Comparison of To His Coy Mistress and The Ruined Maid
'To His Coy Mistress' is written by Andrew Marvell in the 17th
Century. Marvell was one of the so-called metaphysical poets - a term
of mild literary abuse coined by Dr. Johnson. 'The Ruined Maid' was
written by Thomas Hardy in 1866. It is important to analyse the theme,
language, tone, characters and style of both poems in order to compare
and contrast them.
'To His Coy Mistress' is a lyric of seduction. It is about a young man
who tries to persuade a young girl to have sex with him. It seems that
he has made an attempt but fails, because the girl is unwilling to
yield her virginity.
The poem is an example of a carpe diem poem - 'carpe diem' is Latin
for 'seize the day'. The man expresses his sadness at the thought of
swiftly passing time and the shortness of life. He wants to persuade
the girl to grab the time that they have.
The poem splits up into three sections with different moods. The first
section contains lots of flatteries. Marvell has already expressed the
main point of this poem at the first two lines, 'Had we but world
enough and time, this coyness, Lady, were no crime.' He is saying that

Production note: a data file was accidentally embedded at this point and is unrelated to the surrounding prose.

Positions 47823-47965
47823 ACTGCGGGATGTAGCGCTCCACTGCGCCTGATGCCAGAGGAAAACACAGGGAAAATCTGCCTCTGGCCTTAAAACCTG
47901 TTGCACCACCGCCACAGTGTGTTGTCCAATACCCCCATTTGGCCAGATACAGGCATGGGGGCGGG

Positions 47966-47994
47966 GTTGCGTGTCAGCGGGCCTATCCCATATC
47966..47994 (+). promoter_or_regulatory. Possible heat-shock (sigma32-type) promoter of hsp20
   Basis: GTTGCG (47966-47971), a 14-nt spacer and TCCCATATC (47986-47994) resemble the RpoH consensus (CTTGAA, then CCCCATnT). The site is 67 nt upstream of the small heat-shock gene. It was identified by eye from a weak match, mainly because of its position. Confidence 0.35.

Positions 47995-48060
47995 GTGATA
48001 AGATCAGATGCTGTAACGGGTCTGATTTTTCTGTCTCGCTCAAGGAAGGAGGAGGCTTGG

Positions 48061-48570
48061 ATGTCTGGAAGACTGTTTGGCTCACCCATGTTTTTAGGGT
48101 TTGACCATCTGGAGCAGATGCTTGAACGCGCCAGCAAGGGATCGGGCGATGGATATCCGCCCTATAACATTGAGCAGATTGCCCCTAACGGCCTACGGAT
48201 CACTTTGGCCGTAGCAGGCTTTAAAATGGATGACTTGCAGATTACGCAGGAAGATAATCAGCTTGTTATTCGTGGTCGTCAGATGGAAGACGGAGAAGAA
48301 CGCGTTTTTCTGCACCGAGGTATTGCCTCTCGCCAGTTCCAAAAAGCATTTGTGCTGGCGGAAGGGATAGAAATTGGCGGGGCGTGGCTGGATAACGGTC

if there is time, he can wait. He understands the young girl's modesty
and she wants to keep her virginity. The poem is lustful as the man
keeps on flattering the girl; he says that he could operate within the
confines of conventional courtship and devote appropriate time to
worship of her. 'Two hundred to adore each breast'. He assured her
that she deserves the most elaborate courtship imaginable - 'For lady,
you deserve this state'. He will spend lots of time waiting for her;
if there is 'time'.
However, the second section begins with a huge 'BUT'. Marvell points
out that there is no time. 'But at my back I always hear/ Time's
winged chariot hurrying near.' In this section is logic, as he
realises time passes, they don't have time. He reminds her that people
will die and decay. Just like the paradox of time with his 'vegetable'
love. Time means growth but also decay. There is a sort of sadness in
this section. He tells her that when she gets old, her 'beauty' will
fade, and then he will not chase her anymore. There is no point to
keep her 'virginity' till death. The grave is an image of
decomposition. No one will have fun in the grave and when people die,
they will just return to 'dust' and 'ashes' - an echo of the funeral
service, "Dust to dust, ashes to ashes."
In the last section, he gives his solution and his conclusion. He is
persuading her again to have sex with him eagerly - 'Now let us sport
us while we may'. While they are still young, let's grab the time and
do what we can before life decays. Here, it refers to 'carpe diem'-
seize the day.
This poem rhymes in couplets- 'time/ crime'; 'way/ nday'. There is
lots of hyperbole in the poem. Marvell writes about the flood which
refers to Noah's story belonging to Genesis in Bible....